We as an audience only find out at the end why the father had such anger and resentment in his life. We realise only at the end why it was so difficult for the father to rebuild his father’s old house – perched as it was in an elite neighbourhood overlooking the Pacific Ocean in Los Angeles. The father’s courage to rebuild his father’s house gave him the courage to rebuild his own life – and bring some healing to his son, ex-wife, and other children at the same time.
Each of these examples demonstrates imbalances in peoples’ lives. They also show that a crisis can cause people to change, to take stock of their lives, and to build a fourth wall. Acknowledging the missing fourth wall helps to put everything else into perspective. Accepting the fact that one is an alcoholic, that one has not worked at healthy relationships, and that one is dying represents the first step in healing and righting the ship that is listing to one side (to use another metaphor).
Outline of Book
- Imbalances in Our Lives
The first chapter names imbalances in our lives in order to overcome our skewed view of reality and unfufilled existence. While not exhaustive, impulsive behaviours, unconscious desires, oedipal complexes, insecure identities, conflicted personalities, codependent relationships, saviour figures, delusional thinking, manufactured innocence, and post-modernity influence our lives. The nonrational aspect of our Being has a great deal to say about how we process things rationally. Reflection on each of these human behaviours helps us understand what we need to do to change.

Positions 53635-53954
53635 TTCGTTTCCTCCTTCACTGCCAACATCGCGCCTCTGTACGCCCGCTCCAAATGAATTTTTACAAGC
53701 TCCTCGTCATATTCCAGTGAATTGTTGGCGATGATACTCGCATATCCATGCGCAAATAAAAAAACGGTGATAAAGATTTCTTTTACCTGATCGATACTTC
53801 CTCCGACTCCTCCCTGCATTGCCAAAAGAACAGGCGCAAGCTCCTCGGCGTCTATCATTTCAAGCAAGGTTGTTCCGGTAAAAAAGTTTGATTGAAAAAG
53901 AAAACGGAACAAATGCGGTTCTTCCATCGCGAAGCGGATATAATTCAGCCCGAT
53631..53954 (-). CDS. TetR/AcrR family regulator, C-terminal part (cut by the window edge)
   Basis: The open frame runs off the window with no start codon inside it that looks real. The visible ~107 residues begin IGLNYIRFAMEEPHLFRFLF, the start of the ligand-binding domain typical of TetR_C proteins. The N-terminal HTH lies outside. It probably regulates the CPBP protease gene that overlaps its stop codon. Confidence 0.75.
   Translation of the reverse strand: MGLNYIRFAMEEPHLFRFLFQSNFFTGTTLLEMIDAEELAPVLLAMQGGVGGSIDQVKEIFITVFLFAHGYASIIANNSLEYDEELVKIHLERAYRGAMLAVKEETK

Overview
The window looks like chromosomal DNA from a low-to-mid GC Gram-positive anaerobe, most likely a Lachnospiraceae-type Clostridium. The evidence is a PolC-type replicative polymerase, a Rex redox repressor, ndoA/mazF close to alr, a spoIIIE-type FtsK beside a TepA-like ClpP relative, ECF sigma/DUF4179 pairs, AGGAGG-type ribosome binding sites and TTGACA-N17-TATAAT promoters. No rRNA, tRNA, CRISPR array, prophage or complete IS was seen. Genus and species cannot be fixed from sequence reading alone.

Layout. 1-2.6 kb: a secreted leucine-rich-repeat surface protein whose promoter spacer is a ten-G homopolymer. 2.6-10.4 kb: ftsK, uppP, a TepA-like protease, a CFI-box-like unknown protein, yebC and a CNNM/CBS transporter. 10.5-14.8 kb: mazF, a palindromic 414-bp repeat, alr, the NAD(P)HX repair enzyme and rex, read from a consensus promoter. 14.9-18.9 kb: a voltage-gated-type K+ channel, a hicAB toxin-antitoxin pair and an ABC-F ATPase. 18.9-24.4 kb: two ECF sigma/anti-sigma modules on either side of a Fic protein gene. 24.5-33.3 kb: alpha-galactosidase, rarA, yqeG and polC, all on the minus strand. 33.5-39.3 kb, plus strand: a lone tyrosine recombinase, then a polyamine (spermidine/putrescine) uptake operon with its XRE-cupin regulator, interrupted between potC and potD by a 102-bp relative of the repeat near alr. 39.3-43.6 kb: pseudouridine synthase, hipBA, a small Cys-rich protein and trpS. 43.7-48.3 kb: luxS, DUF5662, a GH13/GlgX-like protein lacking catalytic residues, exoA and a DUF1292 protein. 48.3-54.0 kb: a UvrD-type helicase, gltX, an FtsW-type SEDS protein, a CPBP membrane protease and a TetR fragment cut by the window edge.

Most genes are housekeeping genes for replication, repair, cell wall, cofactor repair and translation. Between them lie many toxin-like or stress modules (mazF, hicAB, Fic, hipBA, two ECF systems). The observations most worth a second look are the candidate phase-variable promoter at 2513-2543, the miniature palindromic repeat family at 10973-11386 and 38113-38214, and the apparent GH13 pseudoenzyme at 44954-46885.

- Modernity Relived
The second chapter uses the enticement of the Eaton’s department store to relive the modern ideals with which our parents grew up. These ideals are still real in the sense that we dream of infatuation, love, commitment, marriage, babies, families, and houses. It remains to be seen how many of these idyllic settings need to be dismantled in order for us to embrace the realities of post-modernity. Projection of the Eaton’s department store as a metaphor for our desires is both real and unreal.
- Into the Woods to Solidify our Identity
The third chapter uses James Lapine’s play, Into the Woods, to outline the relevance of post-modernity, oedipal complexes, and a disassembled self. The play represents a post-modern tale told within the context of modern ideals. The first act follows several fairy tale characters fulfilling their dreams of marriage, love, family, children, independence, and bravery. The second act dismantles these dreams through experiences of infidelity, death, insecurity, separation, fear, and self-doubt.
Lapine makes extensive use of the Oedipal complex to demonstrate the insecurity of his fairy tale characters. Fathers, mothers, witches, and parental authority figures control the future decision making of Jack, Little Red Riding Hood, the Baker and his wife, Rapunzel, and Cinderella. Each of these persons achieves some semblance of self-esteem and courage in the face of dangers and undo influences.